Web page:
In the US and in most other countries that have privileges there, ham radio has a set of fixed channels at 5 MHz – not necessarily the same from one country to the next, although most are common.

As ARRL Chief Technology Officer Brennan Price, N4QX, explained last spring following the second Conference Preparatory Meeting (CPM), the agenda item 1.4 proposals at the CPM were “all over the map – ranging from no change to an expansive allocation of 5275-5450 kHz,
with explicit suggestions of 15 kHz and 100 kHz in between, and a few methods with details to be filled in later.” As Price summarized at the time, “[T]here is a wide divergence of opinion, and no certainty as to the outcome.”

In his July 2015 report to International Amateur Radio Union Region 3 Conference to be held this October in Indonesia, ARRL CEO David Sumner, K1ZZ, said that while the US is “generally supportive” of the Amateur Radio and Amateur-Satellite services at WRCs and in
other International Telecommunication Union (ITU) venues, “it has been difficult to gain support from the federal government side for agenda item 1.4.” The ARRL is a member of IARU Region 3 to represent the interests of FCC-licensed radio amateurs residing in Guam; the
Northern Marianas; American Samoa; Baker, Howland, Jarvis, and Wake islands; Palmyra Atoll, and Kingman Reef.

When he submitted the report to IARU R3 in July, Sumner had said that the best ARRL could hope for in the US position was a 25 kHz secondary allocation at 5 MHz, “and only then if this becomes the CITEL Inter-American Proposal (IAP),” he explained. CITEL completed
its work earlier this month and will put forward an IAP for a 175 kHz secondary allocation at 5275-5450 kHz, with support by up to a dozen countries. That’s not a proposal the US or Canada could support, however. Sumner noted that as of now, only one formal
proposal for agenda item 1.4 has been submitted, and it calls for no change at 5250-5450 kHz. It came from the Regional Commonwealth in the Field of Communications (RCC), the regional telecommunications organization made up primarily of the former Commonwealth of
Independent States countries of which Russia is the largest.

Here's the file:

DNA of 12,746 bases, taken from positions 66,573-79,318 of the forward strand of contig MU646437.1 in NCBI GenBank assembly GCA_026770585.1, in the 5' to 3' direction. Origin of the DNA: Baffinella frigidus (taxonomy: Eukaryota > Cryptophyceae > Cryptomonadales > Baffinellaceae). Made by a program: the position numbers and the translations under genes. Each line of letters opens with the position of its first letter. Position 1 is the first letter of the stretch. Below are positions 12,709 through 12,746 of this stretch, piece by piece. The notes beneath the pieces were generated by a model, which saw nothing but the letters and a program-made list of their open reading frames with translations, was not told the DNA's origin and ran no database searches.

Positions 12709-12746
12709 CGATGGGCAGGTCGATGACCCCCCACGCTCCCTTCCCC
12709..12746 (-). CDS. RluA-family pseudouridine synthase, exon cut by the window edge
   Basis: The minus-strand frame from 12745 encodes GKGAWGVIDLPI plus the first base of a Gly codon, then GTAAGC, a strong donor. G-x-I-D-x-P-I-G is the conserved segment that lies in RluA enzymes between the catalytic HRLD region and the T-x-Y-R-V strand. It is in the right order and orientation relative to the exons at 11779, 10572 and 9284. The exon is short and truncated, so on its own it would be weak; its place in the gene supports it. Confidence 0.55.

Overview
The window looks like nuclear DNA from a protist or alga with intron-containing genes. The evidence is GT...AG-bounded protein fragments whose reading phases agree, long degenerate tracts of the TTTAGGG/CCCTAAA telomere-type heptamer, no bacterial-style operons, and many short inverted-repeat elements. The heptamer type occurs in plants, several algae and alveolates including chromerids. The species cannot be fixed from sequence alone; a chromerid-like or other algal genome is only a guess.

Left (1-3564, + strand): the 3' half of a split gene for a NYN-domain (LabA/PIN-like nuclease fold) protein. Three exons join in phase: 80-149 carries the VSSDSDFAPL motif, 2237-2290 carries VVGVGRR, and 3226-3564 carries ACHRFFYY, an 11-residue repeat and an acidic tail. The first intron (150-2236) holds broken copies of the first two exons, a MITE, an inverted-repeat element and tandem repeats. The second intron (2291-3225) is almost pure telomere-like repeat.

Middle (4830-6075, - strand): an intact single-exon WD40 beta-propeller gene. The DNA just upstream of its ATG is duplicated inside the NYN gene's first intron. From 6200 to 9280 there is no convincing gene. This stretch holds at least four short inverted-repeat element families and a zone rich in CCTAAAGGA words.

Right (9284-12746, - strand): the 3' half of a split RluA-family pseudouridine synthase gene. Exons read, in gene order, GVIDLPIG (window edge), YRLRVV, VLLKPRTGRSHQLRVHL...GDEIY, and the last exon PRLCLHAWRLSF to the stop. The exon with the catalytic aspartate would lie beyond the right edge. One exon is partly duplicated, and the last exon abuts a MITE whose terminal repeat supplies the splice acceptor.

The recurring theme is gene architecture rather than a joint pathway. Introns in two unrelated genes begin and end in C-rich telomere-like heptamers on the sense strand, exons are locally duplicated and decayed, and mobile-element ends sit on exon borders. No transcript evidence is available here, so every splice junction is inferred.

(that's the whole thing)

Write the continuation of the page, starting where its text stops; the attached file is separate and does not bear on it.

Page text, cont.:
Other regional telecommunication organizations still have not submitted formal proposals. Sumner said this week that it’s not possible to predict what might happen at the European Conference of Postal and Telecommunications Administrations (CEPT) meeting in a
few weeks. CEPT is the umbrella organization for 48 European nations.

“We appreciate the strong support from so many Latin American and Caribbean administrations and remain hopeful that a favorable consensus can be reached in Geneva in November,” Sumner said.

In Europe, Hungary’s telecommunications regulator NMHH has begun issuing temporary permits to radio amateurs there to operate in the band 5350-5450 MHz on a secondary basis for research. The permits are valid for 3 months, and holders may reapply after that.
According to the Dutch Amateur Radio Association (VERON), telecommunication regulator Agentschap Telecom is expected in September to release 5350-5450 kHz to radio amateurs on a secondary basis for all operating modes. The primary users of the band, which
include the Netherlands military, already have agreed to the allocation. Several other European countries already have 60 meter allocations.

WRC-15 will take place November 2-27 in Geneva.

DV4 Mini Digital Voice and Data Hotspot for D-Star, DMR and Fusion

Recently launched in Germany and about to be released in other parts of Europe is the DV4mini, a USB stick which can give you a 10mW personal hotspot for your preferred digital voice mode(s) with D-Star, DMR and Fusion all covered.

The DV4mini can be purchased from

Fusion C4FM Demonstration

Pascal VA2PV has produce a video showing his first tests with the DV4mini in which he made a Fusion C4FM link with 2 sticks between a simplex frequency and his repeater through the Internet.

Pascal has now also carried out his first D-Star tests with the DV4mini and will shortly be producing a video demonstrating his results.

DV4mini software

Andy M6JKA can also produced a video with an early look at the software provided with the DV4mini, although he did not at the time of the video have a DV4mini to connect to it.

This video shown the DV4mini software running on Andy’s company’s Rikomagic V5LE Mini Linux PC and the company are considering making these mini PC’s available with the software pre-configured – more information on their mini-PC at

The software for the DV4mini is available from and is available for both Linux and Windows.

The DV4mini and the Raspberry Pi

Linking DMR+ and DMR MARC

NAQCC – European Activity Day

The European Chapter will be holding its third activity day today Wednesday (19th August). The activity days are not contests per se, although points are awarded for QSOs based on the distance between the two stations. To take part, all you need to do is make contact with European stations at some point on Wednesday, and submit your log. Full details and rules can be found at <>

As with all other chapter events, the activity days are open to all NAQCC members, whether or not they are located within Europe.